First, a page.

• Last modified 1694 days ago (Nov. 6, 2014)


Zimmerman's closes permanently, owner to start 'new chapter'

Staff writer

When Ida French closed the doors to her restaurant, Zimmerman’s Deli and Coffee Shop, Friday afternoon, only she and her two employees knew it was for the last time.

French had already reached an agreement by that point with the building’s owner, DuWayne Suffield, and after a weekend of moving, the Main St. storefront was empty by Sunday evening — no more kitchen, no more tables, no more Zimmerman’s.

“I’m done fighting,” French said.

French had struggled in recent years with health problems that prevented her from opening the restaurant consistently.

French would wake up at 2 or 3 a.m., unable to get out of bed, stricken with debilitating headaches.

“One MRI that comes back shows multiple sclerosis, one shows fibromyalgia, another comes back crystal clear, which I know that’s not right because the lesions never leave your brain,” she said. “The way to find out for sure what it is is to do a spinal tap, but those cost a lot of money, and I already have so many medical bills.”

The inconsistent hours hurt her business, both in lost time and in lost customers who went to places more certain to be open. She said she had sufficient community support, though, and that her customers liked the restaurant’s atmosphere.

“One person told me just the other day, ‘It’s the only place in town I can eat by myself and still feel at home,’” French said. “That made me cry.”

She couldn’t bring herself to tell regular customers Friday they were eating there for the last time.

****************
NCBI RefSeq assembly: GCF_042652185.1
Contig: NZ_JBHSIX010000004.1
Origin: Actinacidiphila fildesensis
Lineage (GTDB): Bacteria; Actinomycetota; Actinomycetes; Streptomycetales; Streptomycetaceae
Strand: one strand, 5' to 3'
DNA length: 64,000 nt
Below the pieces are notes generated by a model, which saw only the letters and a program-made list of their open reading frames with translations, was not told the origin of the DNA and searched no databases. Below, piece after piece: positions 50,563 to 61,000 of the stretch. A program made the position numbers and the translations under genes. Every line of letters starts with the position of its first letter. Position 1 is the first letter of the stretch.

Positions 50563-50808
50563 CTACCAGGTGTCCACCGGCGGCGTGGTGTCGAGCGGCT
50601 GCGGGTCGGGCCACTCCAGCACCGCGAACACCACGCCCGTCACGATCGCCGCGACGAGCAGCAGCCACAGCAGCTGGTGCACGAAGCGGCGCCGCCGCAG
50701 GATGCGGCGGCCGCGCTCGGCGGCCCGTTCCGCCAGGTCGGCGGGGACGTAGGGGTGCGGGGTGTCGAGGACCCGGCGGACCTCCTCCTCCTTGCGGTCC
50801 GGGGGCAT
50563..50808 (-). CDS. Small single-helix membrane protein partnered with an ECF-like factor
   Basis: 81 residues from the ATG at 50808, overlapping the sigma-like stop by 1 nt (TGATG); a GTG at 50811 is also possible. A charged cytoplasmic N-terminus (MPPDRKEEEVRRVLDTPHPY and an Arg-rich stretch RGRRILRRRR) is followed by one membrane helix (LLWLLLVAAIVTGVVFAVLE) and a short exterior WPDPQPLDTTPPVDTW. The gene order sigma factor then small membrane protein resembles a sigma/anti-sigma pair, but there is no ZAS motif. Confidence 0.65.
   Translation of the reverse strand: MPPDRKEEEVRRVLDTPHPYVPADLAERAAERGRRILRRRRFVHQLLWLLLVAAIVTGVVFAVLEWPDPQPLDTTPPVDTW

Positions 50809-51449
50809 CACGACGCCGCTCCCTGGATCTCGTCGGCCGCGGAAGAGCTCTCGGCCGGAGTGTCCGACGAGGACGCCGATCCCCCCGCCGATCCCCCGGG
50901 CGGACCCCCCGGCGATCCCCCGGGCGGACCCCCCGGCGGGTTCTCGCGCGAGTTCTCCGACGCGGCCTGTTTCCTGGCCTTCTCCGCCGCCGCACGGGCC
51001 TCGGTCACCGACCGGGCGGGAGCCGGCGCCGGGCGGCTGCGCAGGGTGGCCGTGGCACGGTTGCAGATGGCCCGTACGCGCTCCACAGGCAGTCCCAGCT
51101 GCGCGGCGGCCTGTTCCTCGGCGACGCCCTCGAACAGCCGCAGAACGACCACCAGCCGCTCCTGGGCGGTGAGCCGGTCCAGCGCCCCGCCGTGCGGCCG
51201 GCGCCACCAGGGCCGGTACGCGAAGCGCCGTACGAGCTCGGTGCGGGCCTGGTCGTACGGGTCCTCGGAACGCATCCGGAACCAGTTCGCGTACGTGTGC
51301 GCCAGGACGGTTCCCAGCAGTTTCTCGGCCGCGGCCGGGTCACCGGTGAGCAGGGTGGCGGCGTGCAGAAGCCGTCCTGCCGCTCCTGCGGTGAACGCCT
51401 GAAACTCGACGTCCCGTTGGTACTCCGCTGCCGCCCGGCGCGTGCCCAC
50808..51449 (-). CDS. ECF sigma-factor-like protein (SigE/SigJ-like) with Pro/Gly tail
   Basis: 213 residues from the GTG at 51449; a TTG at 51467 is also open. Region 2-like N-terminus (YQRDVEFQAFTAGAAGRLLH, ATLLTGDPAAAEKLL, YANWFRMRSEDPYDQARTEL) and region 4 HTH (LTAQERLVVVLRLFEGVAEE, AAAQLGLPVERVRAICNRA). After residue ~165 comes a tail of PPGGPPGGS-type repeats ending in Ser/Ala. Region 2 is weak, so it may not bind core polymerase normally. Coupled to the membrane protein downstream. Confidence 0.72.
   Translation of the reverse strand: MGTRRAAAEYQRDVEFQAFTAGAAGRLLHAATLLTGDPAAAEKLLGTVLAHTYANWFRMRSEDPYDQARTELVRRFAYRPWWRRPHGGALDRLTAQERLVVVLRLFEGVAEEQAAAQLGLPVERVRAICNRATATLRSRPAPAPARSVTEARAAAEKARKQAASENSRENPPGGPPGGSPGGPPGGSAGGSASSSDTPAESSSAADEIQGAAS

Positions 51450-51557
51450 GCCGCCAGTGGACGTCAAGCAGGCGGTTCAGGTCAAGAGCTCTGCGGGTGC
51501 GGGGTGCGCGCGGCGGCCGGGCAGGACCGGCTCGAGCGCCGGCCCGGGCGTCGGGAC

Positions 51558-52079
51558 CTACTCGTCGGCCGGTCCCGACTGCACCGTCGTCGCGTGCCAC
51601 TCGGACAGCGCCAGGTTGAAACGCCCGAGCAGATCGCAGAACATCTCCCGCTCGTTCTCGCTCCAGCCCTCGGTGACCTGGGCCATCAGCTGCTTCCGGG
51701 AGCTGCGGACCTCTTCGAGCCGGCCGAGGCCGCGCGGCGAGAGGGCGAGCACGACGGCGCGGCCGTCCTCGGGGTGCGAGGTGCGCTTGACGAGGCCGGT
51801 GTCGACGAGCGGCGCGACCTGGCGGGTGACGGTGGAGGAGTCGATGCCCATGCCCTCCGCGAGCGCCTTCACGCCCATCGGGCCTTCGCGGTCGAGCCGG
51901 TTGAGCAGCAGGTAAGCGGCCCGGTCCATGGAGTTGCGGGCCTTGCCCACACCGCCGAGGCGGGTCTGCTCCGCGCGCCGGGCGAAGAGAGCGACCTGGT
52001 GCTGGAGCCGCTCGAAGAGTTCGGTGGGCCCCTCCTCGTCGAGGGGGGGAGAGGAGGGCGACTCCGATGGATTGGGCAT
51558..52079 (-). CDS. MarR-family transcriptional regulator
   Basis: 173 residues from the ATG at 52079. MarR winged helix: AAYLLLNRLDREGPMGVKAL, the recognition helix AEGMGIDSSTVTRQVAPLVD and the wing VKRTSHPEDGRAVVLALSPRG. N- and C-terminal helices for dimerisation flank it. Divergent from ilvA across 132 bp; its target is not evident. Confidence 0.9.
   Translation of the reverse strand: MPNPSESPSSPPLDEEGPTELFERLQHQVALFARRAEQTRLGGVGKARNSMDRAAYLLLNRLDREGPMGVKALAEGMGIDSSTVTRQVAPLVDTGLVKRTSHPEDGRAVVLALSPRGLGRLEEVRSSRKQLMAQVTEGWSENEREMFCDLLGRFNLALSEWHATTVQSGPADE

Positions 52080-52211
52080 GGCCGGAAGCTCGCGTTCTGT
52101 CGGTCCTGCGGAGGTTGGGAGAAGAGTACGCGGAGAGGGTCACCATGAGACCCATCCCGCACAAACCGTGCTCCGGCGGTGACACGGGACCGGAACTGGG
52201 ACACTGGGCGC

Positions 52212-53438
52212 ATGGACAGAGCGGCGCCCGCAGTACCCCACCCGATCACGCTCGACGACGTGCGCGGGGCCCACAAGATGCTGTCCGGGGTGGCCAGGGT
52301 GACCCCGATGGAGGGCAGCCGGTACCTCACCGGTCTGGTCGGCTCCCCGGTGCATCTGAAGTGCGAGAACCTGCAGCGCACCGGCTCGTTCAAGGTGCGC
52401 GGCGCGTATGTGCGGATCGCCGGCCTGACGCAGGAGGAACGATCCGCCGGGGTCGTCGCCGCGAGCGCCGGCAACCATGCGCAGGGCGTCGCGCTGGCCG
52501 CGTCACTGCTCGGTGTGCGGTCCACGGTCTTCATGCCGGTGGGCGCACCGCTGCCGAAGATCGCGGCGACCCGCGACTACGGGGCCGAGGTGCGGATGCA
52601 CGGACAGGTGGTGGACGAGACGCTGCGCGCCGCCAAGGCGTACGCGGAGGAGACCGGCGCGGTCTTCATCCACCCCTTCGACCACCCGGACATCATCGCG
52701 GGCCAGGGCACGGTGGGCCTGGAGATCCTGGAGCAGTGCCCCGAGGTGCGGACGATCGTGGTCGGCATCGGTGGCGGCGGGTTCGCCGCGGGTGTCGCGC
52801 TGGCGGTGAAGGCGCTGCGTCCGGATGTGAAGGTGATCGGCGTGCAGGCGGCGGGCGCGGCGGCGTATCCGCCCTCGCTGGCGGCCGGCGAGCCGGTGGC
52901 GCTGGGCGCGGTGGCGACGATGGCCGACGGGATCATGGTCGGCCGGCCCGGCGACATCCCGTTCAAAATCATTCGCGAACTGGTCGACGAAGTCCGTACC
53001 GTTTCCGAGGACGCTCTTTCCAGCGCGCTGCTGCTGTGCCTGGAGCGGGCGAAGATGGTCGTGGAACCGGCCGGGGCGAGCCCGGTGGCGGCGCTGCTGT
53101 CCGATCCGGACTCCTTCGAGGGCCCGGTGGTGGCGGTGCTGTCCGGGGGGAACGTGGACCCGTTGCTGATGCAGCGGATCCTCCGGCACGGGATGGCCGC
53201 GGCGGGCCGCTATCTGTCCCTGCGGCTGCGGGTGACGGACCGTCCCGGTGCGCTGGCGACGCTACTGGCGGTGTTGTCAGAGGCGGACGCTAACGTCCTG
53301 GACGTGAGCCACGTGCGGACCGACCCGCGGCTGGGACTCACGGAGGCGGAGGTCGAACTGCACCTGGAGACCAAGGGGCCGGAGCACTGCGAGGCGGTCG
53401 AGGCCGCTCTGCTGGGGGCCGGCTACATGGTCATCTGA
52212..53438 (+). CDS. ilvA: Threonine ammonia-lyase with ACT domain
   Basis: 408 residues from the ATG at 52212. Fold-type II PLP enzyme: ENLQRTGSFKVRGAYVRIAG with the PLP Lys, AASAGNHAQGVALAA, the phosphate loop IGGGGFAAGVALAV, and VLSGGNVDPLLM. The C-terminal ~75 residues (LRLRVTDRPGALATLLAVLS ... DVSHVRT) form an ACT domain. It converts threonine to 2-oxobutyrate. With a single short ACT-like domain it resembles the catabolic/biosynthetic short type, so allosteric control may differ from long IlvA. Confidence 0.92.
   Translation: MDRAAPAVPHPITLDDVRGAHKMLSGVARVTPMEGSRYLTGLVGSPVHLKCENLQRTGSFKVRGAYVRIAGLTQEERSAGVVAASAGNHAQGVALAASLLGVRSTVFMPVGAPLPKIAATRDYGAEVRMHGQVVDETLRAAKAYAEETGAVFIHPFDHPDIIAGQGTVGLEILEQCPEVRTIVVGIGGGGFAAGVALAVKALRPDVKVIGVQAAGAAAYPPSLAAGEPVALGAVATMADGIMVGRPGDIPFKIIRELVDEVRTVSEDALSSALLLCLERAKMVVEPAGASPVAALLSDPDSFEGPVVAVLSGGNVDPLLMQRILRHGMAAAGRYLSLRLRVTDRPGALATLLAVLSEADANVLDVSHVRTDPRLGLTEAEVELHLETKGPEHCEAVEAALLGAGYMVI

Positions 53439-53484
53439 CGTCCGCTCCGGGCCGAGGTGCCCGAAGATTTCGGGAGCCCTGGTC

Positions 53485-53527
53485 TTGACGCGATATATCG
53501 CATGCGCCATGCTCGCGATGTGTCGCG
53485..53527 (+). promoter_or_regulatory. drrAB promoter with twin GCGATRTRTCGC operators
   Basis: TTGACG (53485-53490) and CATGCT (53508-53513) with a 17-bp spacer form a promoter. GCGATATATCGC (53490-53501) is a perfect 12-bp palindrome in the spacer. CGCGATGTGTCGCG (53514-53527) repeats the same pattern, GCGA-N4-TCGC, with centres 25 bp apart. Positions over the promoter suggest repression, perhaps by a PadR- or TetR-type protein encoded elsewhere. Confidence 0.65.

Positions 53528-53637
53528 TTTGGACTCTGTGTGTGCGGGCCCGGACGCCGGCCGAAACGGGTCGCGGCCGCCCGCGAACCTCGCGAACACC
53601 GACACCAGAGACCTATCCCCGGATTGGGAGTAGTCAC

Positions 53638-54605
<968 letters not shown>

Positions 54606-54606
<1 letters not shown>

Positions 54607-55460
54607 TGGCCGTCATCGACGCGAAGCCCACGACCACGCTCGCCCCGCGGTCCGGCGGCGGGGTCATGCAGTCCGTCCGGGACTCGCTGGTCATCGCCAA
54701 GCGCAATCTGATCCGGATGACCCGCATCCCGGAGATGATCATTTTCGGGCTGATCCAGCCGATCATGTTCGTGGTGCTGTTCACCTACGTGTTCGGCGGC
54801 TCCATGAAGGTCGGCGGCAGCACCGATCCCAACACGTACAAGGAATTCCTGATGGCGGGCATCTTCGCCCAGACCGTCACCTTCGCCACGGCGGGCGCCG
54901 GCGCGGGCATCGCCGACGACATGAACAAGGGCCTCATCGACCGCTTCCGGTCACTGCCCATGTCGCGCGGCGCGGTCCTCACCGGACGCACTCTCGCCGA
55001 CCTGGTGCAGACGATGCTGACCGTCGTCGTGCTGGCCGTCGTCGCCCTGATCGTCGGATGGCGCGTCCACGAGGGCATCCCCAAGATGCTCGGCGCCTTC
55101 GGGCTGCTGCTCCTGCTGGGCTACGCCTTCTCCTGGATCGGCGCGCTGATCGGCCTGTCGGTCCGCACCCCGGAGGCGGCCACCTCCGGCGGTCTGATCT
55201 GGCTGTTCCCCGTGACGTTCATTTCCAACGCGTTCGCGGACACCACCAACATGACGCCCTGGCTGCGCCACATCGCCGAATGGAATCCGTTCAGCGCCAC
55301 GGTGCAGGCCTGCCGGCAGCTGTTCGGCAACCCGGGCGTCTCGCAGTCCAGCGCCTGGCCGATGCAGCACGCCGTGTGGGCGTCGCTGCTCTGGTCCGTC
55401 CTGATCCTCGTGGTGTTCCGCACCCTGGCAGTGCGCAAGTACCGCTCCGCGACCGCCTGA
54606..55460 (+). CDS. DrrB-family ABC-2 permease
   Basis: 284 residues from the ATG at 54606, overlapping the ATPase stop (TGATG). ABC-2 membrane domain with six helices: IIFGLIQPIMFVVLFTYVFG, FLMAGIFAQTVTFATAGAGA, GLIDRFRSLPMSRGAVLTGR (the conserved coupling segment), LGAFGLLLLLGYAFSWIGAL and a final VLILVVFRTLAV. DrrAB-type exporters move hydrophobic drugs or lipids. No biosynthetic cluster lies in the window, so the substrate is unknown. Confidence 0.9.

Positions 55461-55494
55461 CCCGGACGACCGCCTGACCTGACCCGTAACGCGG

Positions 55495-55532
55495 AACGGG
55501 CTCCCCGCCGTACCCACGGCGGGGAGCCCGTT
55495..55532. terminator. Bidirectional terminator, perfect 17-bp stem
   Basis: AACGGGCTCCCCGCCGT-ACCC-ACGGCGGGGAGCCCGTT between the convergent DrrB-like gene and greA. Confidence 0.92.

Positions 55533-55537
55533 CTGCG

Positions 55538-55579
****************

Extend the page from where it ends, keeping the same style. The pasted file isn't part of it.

“Goodbyes are my worst,” she said. “And after 10 years of being constant customers, being friends, being a part of my life, it’s like saying goodbye to family.”

French used Zimmerman’s as more than just a restaurant, also displaying her art and photography and that of other local artists. She said she sold many pieces out of her restaurant.

“Photography is like therapy for me,” she said. “I picked it up when my mother died. In my lowest of lows, I can just go shoot, and it’s like having free therapy sessions.”

She also credited the restaurant for saving her relationship with her son, Brandon, who worked at the restaurant.

“As a single mother, when you don’t have somebody else pulling for you, it’s just up to you, you and your child,” she said. “So when he went to work for me, that really saved the relationship between us.”

French is sad to leave it behind, she said, but is “ready to start a new chapter.” She said she’ll take her creativity with her, which she expressed in her photography and her recipes, wherever she goes.

“It doesn’t matter what I’m doing, what job I have, where I go, where I end up, I’ll always have that aspect of me,” she said. “Even if it’s on the side.”

Last modified Nov. 6, 2014